Review: Willett Exploratory Cask Finish

Willett Exploratory Cask Finish (XCF) Whiskey Review

If you’re not familiar with Willett XCF here’s a brief summary. Willett has taken a 7 year old rye whiskey from MGPI and aged it in Curacao Casks. Curacao Casks are just old bourbon barrels with an orange peel distillate that was aged for 2 years. After the the aged orange peel distilate is mixed with Congac and sweetener to create Grand Marnier.


Willett XCF Review:

Nose: Orange peel right off of the bat. Heavy rye notes from the MGPI juice (sweet, mint, orange juice). There’s also some cinnamon or other spice

Taste: tastes like an Old Fashioned without the sugar. There’s dry orange peel and a sweet bubble gum note.

Finish: This will not come as a surprise but there’s more orange on the finish. It’s a well balanced and easy finish considering it’s 103.4 proof.

Overall: Overall, this is a very good and unique tasting whiskey. I’ve sipped on it for the last 3 days straight that’s how much I’ve enjoyed it. The controversy comes with the price tag. This whiskey is retailing for around $150 and the argument can be made that there are a lot of other great whiskies (which you could have multiple bottles of) for $150. Because of the price I’d say it’s a personal choice. I see guys pay $150+ for Thomas Handy all the time and I would pick XCF over THH 9/10 times. If you have room in your bourbon budget to pick up a bottle to me it’s an easy choice. It’s tasty and it’s a one time release.

Some have complained that Willett is taking advantage of bourbons popularity and I agree (I just don’t have a problem with it). They see what kind of prices their bottles are fetching on the secondary and I don’t blame them for cutting in to some of those profits. Because the pricing I was able to walk in to a store and buy a bottle. There was no waiting list, no line and no phone calls to every store within a 200 mile radius. Part of me hates to see increased prices but another part enjoys not having to beg, barter and steal over every new release. This is just my opinion and it may easily change if every new release use Willetts pricing blueprint.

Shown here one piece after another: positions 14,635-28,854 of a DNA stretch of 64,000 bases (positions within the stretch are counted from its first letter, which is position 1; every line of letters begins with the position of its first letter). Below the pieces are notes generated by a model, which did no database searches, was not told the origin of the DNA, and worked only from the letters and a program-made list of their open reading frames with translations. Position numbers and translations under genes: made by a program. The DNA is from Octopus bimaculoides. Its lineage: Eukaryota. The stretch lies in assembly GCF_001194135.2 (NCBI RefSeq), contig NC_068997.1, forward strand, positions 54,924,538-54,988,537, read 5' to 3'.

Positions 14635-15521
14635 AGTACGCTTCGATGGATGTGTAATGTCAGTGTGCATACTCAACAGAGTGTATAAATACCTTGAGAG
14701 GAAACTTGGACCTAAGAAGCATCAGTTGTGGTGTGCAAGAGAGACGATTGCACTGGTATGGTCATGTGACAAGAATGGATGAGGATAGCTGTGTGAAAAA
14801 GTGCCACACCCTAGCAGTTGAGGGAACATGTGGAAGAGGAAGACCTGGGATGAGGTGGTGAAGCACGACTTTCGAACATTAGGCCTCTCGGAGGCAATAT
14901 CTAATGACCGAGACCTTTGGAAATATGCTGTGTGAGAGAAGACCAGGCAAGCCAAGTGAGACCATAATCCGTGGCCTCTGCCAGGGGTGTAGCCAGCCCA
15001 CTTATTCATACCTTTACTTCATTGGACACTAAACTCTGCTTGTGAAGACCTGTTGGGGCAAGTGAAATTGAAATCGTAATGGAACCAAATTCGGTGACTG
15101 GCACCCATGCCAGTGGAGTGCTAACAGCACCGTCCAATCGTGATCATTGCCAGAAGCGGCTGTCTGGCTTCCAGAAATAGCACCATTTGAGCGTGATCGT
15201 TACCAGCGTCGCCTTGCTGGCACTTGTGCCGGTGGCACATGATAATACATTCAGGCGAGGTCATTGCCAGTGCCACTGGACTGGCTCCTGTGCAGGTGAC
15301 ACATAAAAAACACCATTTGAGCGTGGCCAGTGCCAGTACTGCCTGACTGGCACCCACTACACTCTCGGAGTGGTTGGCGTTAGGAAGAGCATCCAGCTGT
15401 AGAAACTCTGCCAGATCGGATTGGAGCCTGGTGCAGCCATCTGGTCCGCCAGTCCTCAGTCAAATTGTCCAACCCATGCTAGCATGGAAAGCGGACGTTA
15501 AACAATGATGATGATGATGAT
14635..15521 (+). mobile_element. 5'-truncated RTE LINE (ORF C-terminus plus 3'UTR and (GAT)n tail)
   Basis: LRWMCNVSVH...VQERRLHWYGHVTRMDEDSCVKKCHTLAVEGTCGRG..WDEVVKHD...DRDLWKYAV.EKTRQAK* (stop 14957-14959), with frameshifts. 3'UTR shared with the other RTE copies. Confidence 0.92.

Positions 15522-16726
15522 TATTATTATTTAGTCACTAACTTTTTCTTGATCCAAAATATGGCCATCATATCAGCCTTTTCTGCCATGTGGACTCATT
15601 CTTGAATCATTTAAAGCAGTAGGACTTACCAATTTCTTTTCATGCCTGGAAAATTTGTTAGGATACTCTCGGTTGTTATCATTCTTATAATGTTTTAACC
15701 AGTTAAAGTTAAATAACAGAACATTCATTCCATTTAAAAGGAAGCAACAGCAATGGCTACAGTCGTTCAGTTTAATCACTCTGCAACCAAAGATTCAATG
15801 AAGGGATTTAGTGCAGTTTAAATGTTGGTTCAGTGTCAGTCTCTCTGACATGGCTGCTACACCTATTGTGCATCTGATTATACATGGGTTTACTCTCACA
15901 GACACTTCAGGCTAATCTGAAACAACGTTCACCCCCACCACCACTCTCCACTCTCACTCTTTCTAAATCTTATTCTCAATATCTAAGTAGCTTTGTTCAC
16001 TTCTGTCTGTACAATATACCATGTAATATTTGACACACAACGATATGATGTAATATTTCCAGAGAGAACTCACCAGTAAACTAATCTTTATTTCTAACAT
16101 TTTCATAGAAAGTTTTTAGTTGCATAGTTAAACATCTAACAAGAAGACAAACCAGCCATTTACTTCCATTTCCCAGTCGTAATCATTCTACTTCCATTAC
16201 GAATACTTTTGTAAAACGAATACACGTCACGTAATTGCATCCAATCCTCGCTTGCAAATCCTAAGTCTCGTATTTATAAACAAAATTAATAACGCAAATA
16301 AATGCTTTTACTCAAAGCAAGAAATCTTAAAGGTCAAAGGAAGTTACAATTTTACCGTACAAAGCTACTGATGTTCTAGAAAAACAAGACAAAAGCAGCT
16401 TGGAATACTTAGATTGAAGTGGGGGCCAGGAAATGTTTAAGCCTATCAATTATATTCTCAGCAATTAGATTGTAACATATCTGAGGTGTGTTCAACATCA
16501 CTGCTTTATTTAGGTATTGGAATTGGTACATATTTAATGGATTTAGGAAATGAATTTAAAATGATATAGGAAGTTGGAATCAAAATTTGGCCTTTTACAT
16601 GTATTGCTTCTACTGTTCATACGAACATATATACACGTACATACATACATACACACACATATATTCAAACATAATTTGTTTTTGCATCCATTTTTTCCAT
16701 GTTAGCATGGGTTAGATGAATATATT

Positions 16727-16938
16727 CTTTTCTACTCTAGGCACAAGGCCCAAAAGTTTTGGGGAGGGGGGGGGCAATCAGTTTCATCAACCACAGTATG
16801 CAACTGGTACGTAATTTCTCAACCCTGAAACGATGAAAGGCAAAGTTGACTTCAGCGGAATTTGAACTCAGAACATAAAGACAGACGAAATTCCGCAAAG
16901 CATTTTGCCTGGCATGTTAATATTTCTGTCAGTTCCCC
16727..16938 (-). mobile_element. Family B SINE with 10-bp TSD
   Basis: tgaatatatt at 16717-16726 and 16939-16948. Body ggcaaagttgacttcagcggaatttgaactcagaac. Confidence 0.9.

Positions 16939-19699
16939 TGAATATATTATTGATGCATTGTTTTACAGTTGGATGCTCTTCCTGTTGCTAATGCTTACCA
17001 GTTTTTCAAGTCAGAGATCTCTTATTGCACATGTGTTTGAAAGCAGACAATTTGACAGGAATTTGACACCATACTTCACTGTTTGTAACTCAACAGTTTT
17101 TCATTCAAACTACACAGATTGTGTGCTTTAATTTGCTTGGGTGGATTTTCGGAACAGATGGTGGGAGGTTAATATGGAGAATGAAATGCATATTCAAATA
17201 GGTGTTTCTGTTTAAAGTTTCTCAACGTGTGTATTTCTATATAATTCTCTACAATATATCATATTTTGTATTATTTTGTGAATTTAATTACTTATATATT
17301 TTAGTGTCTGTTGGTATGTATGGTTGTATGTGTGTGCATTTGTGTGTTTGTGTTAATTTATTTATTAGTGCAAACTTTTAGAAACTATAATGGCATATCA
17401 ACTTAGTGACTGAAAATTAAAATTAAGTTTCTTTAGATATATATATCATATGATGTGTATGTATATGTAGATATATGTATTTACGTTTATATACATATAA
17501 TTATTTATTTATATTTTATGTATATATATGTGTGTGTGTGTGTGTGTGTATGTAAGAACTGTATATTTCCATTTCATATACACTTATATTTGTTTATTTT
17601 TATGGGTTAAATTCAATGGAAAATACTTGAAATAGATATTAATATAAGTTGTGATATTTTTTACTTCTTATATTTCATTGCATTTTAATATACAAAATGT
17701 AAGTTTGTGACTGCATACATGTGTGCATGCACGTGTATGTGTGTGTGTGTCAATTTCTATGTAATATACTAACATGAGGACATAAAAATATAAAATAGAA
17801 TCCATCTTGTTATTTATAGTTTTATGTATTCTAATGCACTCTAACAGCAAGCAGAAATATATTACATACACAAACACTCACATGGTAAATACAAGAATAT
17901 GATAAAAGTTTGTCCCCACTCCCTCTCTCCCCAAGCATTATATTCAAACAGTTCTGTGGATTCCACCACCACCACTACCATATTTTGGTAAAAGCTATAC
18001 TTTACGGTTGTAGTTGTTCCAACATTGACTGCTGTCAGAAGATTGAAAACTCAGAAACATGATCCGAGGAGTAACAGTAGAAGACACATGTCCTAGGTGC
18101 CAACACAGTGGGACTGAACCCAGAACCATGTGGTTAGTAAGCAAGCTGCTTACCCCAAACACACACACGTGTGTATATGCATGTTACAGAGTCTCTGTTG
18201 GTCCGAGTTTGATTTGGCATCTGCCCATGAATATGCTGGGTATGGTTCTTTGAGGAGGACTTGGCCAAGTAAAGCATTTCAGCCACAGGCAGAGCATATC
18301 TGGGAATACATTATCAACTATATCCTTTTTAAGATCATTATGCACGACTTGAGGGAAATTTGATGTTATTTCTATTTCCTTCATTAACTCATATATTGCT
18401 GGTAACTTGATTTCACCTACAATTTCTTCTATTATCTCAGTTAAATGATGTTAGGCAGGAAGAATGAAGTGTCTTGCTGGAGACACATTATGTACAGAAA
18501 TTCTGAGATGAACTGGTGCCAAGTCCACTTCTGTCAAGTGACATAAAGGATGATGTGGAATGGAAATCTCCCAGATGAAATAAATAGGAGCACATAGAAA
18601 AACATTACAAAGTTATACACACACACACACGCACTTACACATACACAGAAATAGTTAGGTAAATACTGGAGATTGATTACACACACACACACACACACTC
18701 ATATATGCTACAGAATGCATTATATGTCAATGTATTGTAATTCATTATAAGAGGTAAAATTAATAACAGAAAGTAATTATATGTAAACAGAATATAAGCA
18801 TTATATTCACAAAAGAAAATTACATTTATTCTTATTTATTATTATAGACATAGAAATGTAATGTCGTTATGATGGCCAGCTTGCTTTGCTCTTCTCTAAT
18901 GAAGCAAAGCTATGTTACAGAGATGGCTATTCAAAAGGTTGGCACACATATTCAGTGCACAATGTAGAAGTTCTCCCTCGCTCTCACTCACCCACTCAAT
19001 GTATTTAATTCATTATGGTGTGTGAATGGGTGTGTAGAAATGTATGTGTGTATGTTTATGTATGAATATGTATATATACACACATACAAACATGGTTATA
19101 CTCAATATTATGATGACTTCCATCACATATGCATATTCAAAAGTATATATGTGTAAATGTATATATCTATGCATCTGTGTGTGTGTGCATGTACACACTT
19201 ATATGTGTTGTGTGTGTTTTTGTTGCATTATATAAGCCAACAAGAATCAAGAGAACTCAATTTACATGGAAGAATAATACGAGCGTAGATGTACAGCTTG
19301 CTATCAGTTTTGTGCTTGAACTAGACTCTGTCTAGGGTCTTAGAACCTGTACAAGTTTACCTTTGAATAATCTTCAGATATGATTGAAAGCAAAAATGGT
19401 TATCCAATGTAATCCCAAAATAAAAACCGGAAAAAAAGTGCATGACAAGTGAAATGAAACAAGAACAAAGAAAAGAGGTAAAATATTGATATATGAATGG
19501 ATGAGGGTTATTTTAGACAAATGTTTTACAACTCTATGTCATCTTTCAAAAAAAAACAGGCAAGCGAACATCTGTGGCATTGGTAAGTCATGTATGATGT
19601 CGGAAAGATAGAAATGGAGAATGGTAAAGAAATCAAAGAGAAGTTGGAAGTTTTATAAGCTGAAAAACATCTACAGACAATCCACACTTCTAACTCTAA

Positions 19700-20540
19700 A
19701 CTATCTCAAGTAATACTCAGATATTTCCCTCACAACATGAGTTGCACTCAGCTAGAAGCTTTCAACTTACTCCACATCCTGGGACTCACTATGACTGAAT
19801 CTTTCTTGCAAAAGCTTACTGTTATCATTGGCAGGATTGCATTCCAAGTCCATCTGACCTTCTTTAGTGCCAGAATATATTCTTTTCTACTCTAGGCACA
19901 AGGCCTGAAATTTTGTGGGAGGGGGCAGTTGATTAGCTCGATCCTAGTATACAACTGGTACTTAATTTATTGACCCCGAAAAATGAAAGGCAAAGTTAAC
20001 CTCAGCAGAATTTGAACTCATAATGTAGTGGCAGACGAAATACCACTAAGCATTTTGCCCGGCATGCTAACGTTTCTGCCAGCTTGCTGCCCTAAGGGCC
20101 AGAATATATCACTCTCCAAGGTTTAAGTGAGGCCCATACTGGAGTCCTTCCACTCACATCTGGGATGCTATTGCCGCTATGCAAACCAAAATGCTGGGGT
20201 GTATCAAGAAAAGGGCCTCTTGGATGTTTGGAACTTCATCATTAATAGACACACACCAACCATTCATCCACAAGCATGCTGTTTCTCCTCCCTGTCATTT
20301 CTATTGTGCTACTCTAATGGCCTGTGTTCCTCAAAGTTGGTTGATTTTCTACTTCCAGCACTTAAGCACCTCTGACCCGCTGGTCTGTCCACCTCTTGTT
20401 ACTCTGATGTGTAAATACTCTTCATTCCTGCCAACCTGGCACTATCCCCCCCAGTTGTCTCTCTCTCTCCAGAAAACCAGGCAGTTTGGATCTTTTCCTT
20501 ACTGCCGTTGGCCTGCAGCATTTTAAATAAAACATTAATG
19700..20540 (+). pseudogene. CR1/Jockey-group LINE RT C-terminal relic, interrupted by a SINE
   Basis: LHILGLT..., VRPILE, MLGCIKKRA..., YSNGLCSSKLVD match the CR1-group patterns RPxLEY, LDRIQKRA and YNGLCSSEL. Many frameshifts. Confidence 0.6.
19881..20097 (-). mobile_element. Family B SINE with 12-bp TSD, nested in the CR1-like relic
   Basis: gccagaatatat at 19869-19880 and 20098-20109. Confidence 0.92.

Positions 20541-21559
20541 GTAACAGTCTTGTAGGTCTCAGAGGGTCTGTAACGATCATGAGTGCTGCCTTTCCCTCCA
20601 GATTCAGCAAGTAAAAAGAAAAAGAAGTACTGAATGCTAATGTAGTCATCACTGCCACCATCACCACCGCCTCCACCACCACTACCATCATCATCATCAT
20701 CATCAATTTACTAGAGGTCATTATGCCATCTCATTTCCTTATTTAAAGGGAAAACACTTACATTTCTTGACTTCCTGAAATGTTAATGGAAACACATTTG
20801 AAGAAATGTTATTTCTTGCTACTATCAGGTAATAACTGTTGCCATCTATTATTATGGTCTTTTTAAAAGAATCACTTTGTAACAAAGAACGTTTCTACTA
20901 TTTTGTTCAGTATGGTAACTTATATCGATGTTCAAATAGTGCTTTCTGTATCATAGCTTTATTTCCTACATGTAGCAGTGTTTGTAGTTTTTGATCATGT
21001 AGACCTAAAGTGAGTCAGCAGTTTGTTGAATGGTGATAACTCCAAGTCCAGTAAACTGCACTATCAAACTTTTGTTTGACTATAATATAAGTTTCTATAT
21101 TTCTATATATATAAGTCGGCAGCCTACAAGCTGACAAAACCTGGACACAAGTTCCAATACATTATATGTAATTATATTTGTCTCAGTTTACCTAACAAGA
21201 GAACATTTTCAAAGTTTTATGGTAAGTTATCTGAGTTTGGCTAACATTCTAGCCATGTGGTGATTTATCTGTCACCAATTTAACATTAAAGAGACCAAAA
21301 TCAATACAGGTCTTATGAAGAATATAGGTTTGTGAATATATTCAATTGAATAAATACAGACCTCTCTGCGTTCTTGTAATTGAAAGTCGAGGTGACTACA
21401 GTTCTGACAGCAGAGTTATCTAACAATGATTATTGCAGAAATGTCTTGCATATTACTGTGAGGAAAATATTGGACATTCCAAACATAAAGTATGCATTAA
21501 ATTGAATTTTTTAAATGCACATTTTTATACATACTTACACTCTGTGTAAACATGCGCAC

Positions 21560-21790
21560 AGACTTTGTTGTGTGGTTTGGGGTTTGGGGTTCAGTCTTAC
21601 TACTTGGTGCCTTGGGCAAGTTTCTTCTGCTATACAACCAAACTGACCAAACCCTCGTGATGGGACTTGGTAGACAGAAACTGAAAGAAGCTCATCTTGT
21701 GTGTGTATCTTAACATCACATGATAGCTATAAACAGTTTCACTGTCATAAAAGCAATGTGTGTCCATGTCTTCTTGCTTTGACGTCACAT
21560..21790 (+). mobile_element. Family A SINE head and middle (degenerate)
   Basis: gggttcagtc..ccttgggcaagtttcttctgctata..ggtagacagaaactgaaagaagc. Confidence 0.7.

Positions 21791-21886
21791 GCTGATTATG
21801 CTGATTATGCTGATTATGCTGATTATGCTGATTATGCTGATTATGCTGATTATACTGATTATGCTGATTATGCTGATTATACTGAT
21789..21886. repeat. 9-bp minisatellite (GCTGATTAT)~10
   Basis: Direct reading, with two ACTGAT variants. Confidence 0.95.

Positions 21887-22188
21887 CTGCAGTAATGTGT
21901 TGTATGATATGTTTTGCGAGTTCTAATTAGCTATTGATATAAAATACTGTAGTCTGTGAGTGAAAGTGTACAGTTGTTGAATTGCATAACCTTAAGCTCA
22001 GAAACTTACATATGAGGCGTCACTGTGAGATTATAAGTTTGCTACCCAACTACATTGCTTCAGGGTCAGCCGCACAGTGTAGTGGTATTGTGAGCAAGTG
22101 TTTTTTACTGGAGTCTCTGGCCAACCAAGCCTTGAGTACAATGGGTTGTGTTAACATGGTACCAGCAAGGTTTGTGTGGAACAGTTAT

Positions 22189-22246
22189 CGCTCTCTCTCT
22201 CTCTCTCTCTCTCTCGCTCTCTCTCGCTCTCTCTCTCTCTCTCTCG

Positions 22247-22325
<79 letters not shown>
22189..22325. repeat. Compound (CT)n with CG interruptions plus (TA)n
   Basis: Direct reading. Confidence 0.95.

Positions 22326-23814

Nice review. Not sure if the WXCF has hit VA yet. I’m a huge fan of Willett – always has been my favorite. While the pricing turn people off, the family that runs the company is great – very nice people who really understand bourbon. In the DC area, it’s really hard to get a bottle of any Willett product (minus the pot still) for less than $200, which is too much for my budget. Most of my Willet bottles come through online sales (just picked up a 9 yo bourbon for less than $80) and via trades. I hear they are increasing production and things, so hopefully we’ll see some better availability and prove adjustments in the future. Cheers!

    im totally fine with high pricing on bottles.
    if you sit with a few friends and have a great 2-3 hour chat x 5 nights
    that’s about 10/hr. It’s still a lot cheaper than other stupid stuff we waste our money on.

    I picked up a bottle of the XCF a couple weeks ago.
    I just can’t decide how I feel about it though. I don’t mind the price, but it is a big leap of faith to pay $150 for something that you’ve never tried. In terms of just straight tasting… I think you’re description as it being an old fashion without the sugar is pretty spot on. When I first opened the bottle, I was a little disappointed by how bitter and dry the orange was [full disclosure – i enjoy campari but also have been a fan of Gran Marnier for a long time]. After a couple of days though, the taste has grown on me. I’m still not sure that I’d get it again based on other options right now – Midwinter Night’s Dram comes to mind. However, overall pretty interesting concept and execution. The nicest thing about this was the availability. That price point might be just off-putting enough to allow people who really want to try it out the opportunity to find a bottle easily and not have to hassle with the secondary market.

    While age does not always necessitate deliciousness, it, at some level, helps justify heightened prices as the taxes need to be paid each year the juice waits patiently and evaporates. $130-$150 for a 7yr MGP product that’s finished for 90 days is asinine. This whiskey is thoroughly trounced by anything remotely close to its price range. Hell, Old Blowhard is only good for vatting, but at least it was old enough to rent a car.
    Folks can spout the supply/demand reasoning all they want, this is not capitalism, this is shameful. Buy five bottles of Bulleit rye and some orange bitters.

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